i. fatwa at drake's passage
We start once upon a time, in this world and in the year that I was born… long ago, or maybe not. We start with a boy, a dirty grey boy. His name is Daisuke.
He lives on an island: Signe. This is a real-world place, but far from any place you or I would feel is familiar or comfortable. Singe is an island north of Antarctica, one of the South Orkney Islands in the Scotia sea. Singe is where the whalers live.
Daisuke of Singe was born to heft the harpoon. It is his art; as a fisherboy he gained much renown with nets and knives, but casting a spear into the heart of the monsters of the icy sea has always been his particular skill. This young boy, only thirteen years old and with his hair chopped short (except for a fox-like tail at his brown neck-nape), was fated to be a killer from the time that he first took a breath. He has lived that role exceptionally well and without exception.
With a blood stained weapon in his hands, he won't do it. He refuses to kill.
Daisuke is saying, "This is not right."
On a small and wind-ploughed trawler cutting through the summer sea, his comrades (all male, most far older) stare at him as if he had denied the Creator. This group had spent the better part of the day hounding a fey minke whale, crippling it with poisoned darts and confounding it with nets. Such a kill would provide food for the entire village. The bones would be used for huts and scrimshaw carvings, the skin for bladders to hold wine or pure water. A whale is more than mere capital. In death, a whale is life.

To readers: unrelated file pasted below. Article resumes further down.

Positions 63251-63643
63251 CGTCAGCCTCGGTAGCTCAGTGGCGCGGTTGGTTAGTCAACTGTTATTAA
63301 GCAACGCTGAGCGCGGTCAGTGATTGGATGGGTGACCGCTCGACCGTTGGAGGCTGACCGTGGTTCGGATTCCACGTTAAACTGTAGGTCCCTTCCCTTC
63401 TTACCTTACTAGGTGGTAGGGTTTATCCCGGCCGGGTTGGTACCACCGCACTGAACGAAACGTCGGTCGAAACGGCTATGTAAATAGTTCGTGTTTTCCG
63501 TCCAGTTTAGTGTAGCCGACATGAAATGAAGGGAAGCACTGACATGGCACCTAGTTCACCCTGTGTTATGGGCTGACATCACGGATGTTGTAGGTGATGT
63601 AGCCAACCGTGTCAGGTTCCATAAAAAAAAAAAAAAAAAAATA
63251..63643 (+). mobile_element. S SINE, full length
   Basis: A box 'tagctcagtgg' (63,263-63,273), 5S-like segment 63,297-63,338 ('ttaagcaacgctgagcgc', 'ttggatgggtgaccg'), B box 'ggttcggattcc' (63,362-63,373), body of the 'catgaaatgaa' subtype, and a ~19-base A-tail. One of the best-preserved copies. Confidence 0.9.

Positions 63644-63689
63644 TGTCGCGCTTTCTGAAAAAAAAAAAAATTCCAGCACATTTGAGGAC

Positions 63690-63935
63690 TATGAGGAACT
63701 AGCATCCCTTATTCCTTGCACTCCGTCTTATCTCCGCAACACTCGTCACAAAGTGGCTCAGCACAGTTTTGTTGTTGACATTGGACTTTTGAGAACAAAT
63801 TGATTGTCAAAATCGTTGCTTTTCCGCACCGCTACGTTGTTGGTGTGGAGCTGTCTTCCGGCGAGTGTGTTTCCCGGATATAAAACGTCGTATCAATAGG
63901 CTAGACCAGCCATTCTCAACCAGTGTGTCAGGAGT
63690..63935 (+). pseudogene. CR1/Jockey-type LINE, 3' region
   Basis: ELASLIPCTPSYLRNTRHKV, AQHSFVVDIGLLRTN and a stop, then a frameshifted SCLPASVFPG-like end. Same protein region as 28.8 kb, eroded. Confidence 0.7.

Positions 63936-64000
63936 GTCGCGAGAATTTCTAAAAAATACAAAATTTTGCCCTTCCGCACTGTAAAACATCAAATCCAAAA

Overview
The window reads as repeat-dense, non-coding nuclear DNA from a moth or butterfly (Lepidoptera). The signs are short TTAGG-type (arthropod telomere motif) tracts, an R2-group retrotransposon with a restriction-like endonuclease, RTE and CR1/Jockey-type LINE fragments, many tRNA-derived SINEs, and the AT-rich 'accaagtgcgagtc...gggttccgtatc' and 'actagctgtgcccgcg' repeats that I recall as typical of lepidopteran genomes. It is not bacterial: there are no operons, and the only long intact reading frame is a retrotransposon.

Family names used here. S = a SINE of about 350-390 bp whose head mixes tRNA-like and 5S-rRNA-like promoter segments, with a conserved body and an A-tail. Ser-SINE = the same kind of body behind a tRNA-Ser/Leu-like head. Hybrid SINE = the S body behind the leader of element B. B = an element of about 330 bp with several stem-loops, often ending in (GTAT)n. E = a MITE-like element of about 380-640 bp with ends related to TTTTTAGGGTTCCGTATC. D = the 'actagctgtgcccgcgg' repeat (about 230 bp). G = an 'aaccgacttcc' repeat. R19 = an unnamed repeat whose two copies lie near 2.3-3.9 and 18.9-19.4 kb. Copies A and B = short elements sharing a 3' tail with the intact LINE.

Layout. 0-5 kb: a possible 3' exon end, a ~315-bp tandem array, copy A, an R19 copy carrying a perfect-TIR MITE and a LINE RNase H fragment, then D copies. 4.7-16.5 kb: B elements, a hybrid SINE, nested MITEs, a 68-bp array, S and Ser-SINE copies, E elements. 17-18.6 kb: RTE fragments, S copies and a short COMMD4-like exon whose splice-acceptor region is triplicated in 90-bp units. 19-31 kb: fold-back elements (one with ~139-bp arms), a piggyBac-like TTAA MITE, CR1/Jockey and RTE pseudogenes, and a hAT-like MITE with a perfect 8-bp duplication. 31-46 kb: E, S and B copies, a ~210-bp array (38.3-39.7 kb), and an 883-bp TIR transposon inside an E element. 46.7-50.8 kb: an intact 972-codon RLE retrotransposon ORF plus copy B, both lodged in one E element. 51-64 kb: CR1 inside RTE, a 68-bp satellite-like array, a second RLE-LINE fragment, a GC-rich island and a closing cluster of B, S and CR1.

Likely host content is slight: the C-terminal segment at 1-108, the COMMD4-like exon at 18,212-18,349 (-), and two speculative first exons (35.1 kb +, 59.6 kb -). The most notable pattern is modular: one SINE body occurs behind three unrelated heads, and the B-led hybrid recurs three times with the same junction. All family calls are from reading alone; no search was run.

Daisuke shakes his head. Again, he is saying, "It's not right."
The other men become angry and insulting. "Why does a squawking light-feather dare to scruple over trifles?" is what they would say, were they educated and effete. These rough, practical men are neither. Mocking, they begin to accuse Daisuke of cowardice even as they viciously attempt to seize control of Daisuke's harpoon.
"Fucking bitch! Give over or I will clod your balls into fucking Friday…"
"Son of a blubbering sea lion!"
Daisuke loves these men. One is his own father; several are cousins or friends. But something happened to him this day as he watched the hopeless struggle of the giant mammal as it blew air and suffered for its life. He'd never seen anything like it, never in his dozens of kills. He'd taken seals and skates, sharks and penguins. None of them had mattered or bothered him in the slightest, so: why now? His thoughts are profound and mysterious, and now he wants time to ponder the mysteries of this inconvenient new Ethic. But there is no time: he struggles to purchase opportunity for the minke instead, wanting it to escape, wanting (painfully) for it to live. He holds to the harpoon stage as if it were a battlement, accepting blows and hair-pulling and violent abuse. He does not whimper, even as his father berates him and calls him terrible names. He does not cry.
Daisuke is loyal. But he is also very, very stubborn. This perverseness of nature has been a source for grief for him in the past, but never like this. His own friends and family beat him.
He questions his sanity, but says nothing.
The poor bewildered whale thrashes against the web that wants to sink him as prey. The bounding seas flush white with the stirred-up spray. It is nearly tragic. Life does not want to feed life; life prefers to die untouched; there is no biological imperative greater than self-absorption.
What creature doesn't long to be useless and yet loved?
Because he is small and young, Daisuke is eventually overpowered. He doesn't curse when his friend Takeru spits on him, or when his cousin Tai makes good on the promise to "clod his balls." In many ways the moment is surreal. Daisuke's attentions and hopes are fixed on the animal who continues to fight. He wants it to live.